Page:Pieces People Ask For.djvu/161

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43
THE READING-CLUB.

Biting shorter the short green grass,
And a hedge of sumach and sassafras,
With bluebirds twittering all around,—
(Ah, good painter, you can't paint sound!)—
These, and the house where I was born,
Low and little, and black and old,
With children, many as it can hold,
All at the windows, open wide,—
Heads and shoulders clear outside,
And fair young faces all a-blush:
Perhaps you may have seen, some day,
Roses crowding the selfsame way,
Out of a wilding wayside bush.

Listen closer.When you have done
With woods and cornfields and grazing herds,
A lady the loveliest ever the sun
Looked down upon, you must paint for me.
Oh, if I only could make you see
The clear blue eyes, the tender smile,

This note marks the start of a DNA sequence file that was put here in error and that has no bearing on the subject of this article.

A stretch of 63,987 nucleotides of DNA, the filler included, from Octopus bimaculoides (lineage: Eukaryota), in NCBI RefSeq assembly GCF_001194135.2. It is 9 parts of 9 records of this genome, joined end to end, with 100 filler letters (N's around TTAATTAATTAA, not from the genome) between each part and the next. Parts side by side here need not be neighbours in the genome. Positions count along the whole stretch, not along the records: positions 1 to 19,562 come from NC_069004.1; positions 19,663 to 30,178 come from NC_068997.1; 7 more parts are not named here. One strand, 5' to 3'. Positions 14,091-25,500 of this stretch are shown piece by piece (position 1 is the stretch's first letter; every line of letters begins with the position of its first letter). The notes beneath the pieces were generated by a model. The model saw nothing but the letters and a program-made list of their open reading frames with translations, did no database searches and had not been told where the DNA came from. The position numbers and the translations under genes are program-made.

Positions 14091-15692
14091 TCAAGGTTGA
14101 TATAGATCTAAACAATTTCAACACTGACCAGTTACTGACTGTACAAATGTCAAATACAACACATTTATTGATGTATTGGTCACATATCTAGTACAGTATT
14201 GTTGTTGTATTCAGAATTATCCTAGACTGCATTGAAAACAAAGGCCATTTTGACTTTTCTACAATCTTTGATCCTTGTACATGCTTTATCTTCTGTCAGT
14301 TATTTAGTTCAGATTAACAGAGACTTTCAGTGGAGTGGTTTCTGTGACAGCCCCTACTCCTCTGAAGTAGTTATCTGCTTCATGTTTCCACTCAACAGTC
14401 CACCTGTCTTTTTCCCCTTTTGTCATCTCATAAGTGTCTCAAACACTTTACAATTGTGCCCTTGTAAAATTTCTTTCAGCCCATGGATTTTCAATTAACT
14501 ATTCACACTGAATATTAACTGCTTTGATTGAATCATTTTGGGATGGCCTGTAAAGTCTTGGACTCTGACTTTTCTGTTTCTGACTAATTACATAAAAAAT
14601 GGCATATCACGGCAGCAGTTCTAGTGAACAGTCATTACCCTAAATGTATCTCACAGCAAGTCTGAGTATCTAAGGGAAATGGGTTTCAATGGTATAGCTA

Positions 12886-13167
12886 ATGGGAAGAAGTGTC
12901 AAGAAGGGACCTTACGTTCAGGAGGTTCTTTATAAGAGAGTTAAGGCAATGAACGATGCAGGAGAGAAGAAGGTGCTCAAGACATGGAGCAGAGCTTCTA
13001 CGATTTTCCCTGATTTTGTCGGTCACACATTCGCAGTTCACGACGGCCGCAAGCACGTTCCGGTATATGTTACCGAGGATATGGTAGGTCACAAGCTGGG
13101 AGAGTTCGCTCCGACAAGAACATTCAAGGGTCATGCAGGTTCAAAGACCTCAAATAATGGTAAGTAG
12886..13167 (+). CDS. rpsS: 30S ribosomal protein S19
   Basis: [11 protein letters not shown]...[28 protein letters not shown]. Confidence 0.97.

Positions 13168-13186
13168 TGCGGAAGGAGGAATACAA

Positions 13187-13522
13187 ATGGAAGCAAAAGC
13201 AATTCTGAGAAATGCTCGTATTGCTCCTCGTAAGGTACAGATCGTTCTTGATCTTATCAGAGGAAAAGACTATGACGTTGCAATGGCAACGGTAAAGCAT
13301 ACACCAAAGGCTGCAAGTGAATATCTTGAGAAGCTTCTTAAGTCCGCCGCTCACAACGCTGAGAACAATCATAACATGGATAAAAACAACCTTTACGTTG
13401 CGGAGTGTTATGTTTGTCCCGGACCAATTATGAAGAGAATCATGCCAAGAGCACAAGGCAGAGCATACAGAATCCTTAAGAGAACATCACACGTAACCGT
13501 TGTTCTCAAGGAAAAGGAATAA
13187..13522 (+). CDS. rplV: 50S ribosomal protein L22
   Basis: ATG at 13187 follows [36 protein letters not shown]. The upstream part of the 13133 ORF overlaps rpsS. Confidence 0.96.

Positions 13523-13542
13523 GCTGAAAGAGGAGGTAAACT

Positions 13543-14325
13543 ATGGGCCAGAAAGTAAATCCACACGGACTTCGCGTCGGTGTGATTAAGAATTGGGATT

The sovereign sweetness, the gentle grace,
The woman's soul, and the angel's face
That are beaming on me all the while!—
I need not speak these foolish words:
Yet one word tells you all I would say,—
She is my mother: you will agree
That all the rest may be thrown away.

Two little urchins at her knee
You must paint, sir: one like me,—
The other with a clearer brow,
And the light of his adventurous eyes
Flashing with boldest enterprise:
At ten years old he went to sea,—
God knoweth if he be living now,—
He sailed in the good ship Commodore:
Nobody ever crossed her track
To bring us news, and she never came back.
Ah, 'tis twenty long years and more
Since that old ship went out of the bay
With my great-hearted brother on her deck;
I watched him till he shrank to a speck,
And his face was toward me all the way.